Should-Read: By Henry Farrell. Very good throughout. I would add that there is something to be said about anti-semitism: Jew-hatred precisely because Jews in the diaspora require the pluralistic foundations of civil society (and thus a civil society) in order to flourish. What is going on is, no accident, in many dimensions:
Henry Farrell: The Thousand Day Reich: Civil Society: "Ethnic nationalism (and–to extend Gellner’s thought a little to the US context–religious fundamentalism)...
...is generically hostile and contemptuous towards liberalism precisely because the latter is based around a plural notion of civil society. Bannon’s “civic society” is a society where Asian immigrants are frightening... because they embody the far more insidious threat of peaceful co-existence between a variety of ways of life, rather than a single moral order.... Trump’s (and Orban’s, and Kaczynski’s, and Erdogan’s) politics purports to offer... not simply an economic restoration for those who think that they have been screwed by the bloodless cosmopolitans... [but also] a moral restoration... in which everyone knows, or ought to know, where they belong.... Gellner’s account... suggests a closer alliance between the left and a certain strand of libertarianism (there is nothing in Gellner that is more than slightly uncongenial e.g. to the people who are associated with the Niskanen Center).... Some people on the left–especially those committed to a strong state–would be left out of such a putative alliance.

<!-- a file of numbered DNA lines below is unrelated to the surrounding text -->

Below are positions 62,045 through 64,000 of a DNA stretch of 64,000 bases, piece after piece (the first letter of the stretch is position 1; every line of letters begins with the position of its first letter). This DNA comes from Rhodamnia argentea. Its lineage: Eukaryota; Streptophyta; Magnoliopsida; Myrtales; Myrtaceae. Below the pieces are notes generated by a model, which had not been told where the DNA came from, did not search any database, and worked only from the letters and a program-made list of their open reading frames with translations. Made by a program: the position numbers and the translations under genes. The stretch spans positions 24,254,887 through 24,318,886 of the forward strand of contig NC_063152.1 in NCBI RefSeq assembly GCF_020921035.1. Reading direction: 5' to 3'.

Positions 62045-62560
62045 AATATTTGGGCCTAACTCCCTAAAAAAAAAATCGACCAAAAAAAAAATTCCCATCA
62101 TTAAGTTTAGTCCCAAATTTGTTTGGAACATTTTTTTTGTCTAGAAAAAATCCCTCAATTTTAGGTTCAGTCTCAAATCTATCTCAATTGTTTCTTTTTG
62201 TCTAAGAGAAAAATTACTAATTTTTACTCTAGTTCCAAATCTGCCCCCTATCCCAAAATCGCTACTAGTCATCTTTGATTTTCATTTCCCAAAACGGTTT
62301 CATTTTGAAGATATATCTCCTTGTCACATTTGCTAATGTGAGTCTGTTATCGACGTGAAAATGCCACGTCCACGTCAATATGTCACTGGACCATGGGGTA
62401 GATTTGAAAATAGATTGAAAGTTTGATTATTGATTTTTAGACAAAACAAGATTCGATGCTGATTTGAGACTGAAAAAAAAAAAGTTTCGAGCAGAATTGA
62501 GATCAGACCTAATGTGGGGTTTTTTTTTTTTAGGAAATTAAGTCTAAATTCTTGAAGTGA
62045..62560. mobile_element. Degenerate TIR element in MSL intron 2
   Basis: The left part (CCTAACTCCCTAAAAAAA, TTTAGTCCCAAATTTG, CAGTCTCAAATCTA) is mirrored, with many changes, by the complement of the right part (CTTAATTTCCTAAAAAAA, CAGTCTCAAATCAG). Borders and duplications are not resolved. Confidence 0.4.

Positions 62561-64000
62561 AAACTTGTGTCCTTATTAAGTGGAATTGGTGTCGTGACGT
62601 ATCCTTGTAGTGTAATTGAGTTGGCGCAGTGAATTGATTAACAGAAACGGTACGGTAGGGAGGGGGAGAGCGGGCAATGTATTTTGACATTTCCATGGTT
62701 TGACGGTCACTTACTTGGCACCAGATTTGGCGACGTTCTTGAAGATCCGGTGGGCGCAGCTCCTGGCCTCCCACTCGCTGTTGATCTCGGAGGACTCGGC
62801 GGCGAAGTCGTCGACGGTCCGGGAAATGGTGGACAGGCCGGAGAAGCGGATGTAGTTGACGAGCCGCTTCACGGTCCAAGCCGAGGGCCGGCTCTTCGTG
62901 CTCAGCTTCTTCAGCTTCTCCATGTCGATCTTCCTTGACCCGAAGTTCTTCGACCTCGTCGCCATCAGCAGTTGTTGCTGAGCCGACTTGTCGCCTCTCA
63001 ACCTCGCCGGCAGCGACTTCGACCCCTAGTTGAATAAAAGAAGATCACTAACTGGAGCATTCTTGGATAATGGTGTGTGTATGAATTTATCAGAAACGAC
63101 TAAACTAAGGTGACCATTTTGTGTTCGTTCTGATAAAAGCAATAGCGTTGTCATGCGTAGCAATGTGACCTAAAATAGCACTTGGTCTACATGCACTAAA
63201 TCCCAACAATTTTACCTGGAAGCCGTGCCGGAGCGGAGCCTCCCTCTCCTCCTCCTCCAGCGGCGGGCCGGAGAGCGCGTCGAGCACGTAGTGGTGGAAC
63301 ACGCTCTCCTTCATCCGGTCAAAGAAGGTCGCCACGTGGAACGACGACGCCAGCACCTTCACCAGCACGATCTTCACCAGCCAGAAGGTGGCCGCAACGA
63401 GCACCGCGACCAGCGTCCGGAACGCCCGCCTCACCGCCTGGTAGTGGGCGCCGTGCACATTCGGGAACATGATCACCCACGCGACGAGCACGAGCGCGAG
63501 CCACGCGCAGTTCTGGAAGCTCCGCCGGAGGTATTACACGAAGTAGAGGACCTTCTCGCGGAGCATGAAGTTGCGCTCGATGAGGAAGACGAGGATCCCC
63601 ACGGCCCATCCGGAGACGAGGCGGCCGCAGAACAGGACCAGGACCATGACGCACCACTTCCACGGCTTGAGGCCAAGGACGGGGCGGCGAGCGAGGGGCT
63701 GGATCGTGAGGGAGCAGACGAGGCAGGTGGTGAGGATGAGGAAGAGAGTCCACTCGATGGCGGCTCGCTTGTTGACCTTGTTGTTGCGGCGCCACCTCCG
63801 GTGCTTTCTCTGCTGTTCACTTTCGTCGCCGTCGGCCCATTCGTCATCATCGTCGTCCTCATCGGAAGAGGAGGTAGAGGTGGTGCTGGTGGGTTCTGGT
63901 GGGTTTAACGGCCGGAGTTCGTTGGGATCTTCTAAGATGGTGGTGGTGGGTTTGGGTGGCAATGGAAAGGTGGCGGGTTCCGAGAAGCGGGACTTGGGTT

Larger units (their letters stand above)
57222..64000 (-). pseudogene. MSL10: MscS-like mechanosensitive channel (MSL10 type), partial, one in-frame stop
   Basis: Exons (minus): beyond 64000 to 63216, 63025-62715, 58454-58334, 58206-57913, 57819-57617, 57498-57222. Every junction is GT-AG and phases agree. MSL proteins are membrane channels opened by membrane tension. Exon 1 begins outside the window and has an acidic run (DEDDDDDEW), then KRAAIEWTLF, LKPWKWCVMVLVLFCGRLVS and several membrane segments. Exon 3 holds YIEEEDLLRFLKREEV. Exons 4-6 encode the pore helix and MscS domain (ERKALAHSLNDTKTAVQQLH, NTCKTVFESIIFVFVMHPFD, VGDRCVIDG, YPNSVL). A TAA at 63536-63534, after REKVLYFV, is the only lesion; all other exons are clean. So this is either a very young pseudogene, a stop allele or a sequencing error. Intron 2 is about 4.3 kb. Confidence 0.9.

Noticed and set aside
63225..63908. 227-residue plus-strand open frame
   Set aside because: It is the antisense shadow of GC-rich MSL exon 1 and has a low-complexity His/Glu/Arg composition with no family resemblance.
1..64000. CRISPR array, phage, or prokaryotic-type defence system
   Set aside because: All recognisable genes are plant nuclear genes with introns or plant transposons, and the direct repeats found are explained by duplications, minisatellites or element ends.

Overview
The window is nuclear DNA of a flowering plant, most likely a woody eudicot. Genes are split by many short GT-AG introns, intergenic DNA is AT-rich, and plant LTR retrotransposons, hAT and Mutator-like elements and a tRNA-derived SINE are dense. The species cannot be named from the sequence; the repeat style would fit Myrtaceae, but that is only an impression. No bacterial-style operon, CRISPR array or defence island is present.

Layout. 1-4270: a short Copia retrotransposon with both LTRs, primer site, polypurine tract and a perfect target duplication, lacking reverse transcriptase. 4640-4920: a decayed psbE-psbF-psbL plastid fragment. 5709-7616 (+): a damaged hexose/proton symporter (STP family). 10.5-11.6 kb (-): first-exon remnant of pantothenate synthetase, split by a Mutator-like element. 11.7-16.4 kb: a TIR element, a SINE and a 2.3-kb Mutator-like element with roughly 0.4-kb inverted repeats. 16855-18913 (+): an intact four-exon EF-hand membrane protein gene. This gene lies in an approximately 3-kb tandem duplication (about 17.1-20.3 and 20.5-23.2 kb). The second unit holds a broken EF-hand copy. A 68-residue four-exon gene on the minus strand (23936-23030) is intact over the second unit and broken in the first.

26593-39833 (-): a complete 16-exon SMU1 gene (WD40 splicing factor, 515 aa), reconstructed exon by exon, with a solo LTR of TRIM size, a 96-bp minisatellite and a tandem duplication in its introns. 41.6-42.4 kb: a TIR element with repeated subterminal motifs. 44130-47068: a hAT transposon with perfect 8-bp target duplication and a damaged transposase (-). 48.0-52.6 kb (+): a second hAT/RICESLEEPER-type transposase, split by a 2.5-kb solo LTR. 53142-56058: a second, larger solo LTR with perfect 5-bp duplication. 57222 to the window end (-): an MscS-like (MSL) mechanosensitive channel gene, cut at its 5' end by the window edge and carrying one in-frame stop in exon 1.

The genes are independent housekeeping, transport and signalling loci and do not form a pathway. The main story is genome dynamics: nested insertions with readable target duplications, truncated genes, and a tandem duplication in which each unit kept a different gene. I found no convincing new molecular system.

It’s also one that emphasizes the value of social movements such as the Women’s March and Black Lives Matter.... As Tyler Cowen argues, there’s a strong libertarian case for the value of #BLM. The detestation of many libertarians for the cause is less grounded in political principle than in their own peculiar identity politics.